When was the last time you experienced anxiety at work? Maybe before delivering a presentation, made even worse now by the virtual awkwardness we're being forced to endure where colleagues forget to both mute their microphones and put on an interested face whilst on camera? Or maybe you've experienced anxiety before having a difficult conversation with a client or a colleague, wondering if it's too late to destroy all forms of communication so you have a reason not to be able to subject yourself to such an often unbearably awkward experience?
Anxiety isn't uncommon in the workplace due to scenarios and situations I've just mentioned. However, masking and managing an anxiety disorder whilst working is a little different. Very different, actually.
We all think we can spot an anxious person a mile off. All we have to do is look for the extremely quiet person who is profusely sweating, shaking uncontrollably and violently blowing in and out of a paper bag, right? Well, that's not always the case. Don't believe every stereotype you see on TV, kids! As someone with high functioning anxiety, I do not often display any of the symptoms I've just mentioned in public, especially whilst in the company of my colleagues. One of the blessings of lockdown is I could do that shit at home, in peace.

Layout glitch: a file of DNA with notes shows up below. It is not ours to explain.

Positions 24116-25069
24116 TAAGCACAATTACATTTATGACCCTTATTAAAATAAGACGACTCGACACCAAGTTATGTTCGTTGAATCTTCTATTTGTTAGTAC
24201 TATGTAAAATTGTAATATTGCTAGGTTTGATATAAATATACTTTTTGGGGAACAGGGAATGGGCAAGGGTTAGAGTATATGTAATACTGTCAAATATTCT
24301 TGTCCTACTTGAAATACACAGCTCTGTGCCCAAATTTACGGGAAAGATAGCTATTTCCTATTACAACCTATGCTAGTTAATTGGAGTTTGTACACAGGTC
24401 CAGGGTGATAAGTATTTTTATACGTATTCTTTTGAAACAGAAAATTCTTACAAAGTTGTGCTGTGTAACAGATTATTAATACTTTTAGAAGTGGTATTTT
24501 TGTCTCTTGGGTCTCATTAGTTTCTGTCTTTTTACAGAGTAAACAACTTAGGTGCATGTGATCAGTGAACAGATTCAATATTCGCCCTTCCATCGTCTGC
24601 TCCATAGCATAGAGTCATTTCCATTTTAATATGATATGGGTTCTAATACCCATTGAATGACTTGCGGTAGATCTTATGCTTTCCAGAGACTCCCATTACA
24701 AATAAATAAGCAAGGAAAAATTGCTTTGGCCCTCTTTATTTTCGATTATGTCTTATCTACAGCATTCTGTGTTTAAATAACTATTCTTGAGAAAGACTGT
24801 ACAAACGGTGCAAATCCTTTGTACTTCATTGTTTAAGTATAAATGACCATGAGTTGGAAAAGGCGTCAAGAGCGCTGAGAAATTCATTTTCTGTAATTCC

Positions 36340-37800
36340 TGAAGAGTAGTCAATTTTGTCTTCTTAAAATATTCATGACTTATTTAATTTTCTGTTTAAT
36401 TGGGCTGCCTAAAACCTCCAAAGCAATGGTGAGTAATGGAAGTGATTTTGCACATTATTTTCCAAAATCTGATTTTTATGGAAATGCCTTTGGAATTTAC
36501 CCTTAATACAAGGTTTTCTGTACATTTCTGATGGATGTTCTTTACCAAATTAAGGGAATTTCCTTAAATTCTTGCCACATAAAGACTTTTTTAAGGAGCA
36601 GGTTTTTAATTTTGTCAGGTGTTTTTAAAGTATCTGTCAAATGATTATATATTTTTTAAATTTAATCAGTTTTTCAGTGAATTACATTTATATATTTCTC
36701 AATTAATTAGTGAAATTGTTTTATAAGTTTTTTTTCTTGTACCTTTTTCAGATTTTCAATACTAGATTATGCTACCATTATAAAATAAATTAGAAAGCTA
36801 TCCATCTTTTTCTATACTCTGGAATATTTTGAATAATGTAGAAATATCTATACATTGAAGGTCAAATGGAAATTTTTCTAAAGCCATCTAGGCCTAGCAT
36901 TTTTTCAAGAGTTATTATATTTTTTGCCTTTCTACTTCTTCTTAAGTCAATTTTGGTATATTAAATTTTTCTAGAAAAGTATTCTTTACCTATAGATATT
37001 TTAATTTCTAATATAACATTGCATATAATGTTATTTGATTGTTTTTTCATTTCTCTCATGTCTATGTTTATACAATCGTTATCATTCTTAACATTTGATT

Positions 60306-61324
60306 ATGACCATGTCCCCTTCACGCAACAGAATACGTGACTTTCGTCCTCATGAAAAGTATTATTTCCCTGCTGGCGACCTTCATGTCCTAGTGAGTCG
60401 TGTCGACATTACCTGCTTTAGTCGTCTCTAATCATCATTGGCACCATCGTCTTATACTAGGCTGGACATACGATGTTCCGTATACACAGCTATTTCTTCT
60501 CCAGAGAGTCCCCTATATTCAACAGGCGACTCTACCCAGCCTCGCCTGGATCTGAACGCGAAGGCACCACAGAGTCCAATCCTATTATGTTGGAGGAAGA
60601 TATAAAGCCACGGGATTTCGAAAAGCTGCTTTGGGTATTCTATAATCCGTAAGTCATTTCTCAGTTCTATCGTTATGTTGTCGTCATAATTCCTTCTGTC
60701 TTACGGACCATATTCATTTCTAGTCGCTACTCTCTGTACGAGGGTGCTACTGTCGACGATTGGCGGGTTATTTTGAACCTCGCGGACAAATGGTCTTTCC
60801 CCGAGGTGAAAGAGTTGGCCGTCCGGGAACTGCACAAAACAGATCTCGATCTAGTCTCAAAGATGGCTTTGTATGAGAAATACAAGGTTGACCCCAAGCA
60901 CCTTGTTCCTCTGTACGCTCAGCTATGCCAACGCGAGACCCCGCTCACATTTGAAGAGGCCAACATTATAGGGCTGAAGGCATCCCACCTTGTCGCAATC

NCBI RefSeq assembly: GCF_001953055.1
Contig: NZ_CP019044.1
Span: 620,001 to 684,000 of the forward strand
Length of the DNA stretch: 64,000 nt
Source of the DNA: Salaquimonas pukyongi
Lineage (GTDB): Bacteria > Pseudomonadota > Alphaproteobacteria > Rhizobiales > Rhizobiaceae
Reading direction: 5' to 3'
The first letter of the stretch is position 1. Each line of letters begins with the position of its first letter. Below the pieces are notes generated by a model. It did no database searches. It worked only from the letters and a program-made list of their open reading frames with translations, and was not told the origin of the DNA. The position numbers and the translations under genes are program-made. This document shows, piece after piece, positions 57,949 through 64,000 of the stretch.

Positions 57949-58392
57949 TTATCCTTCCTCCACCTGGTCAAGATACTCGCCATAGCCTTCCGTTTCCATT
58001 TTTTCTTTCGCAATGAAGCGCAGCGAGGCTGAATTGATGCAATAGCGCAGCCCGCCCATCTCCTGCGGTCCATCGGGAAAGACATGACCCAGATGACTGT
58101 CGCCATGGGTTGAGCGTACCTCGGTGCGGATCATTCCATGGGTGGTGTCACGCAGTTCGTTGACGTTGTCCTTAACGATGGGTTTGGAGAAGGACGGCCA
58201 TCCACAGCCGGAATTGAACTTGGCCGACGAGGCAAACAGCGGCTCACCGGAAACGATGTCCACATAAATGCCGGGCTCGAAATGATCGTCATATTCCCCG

High functioning anxiety isn't an official mental health diagnosis, but it should be (in my humble, highly cherished opinion). People who have high functioning anxiety appear to be successful, high-achieving, calm and confident. Under this exterior, however, there is a very different story at play. Often, people with high functioning anxiety have a low self-esteem, need regular reassurance and overthink ceaselessly. Although, as the name suggests, this type of anxiety means that people are able to 'function' reasonably well, it can often lead to overworking and eventual exhaustion.
So, how do I manage this unique form of anxiety, especially while juggling the pressures of work?
Not every method I use to manage my anxiety at work is developed and implemented during my working hours. For example...
Like most things in life, managing anxiety at work is partly to do with what you can do as the involuntary occupier of this unwanted mental health issue, and what you can do as a colleague to support others who might be managing an anxiety disorder at work. If you're in the latter camp, here are a few tips from me.
If, like me, you'll capitalise any opportunity to buy a book, here are three I would personally recommend that have been really helpful.
Anxiety is an issue I've lived with for over 10 years and an unwanted squatter that I very highly doubt I'll be able to evict any time soon. But the activities, commitments and habits I've mentioned have made my life at work, as someone with anxiety, much more bearable.
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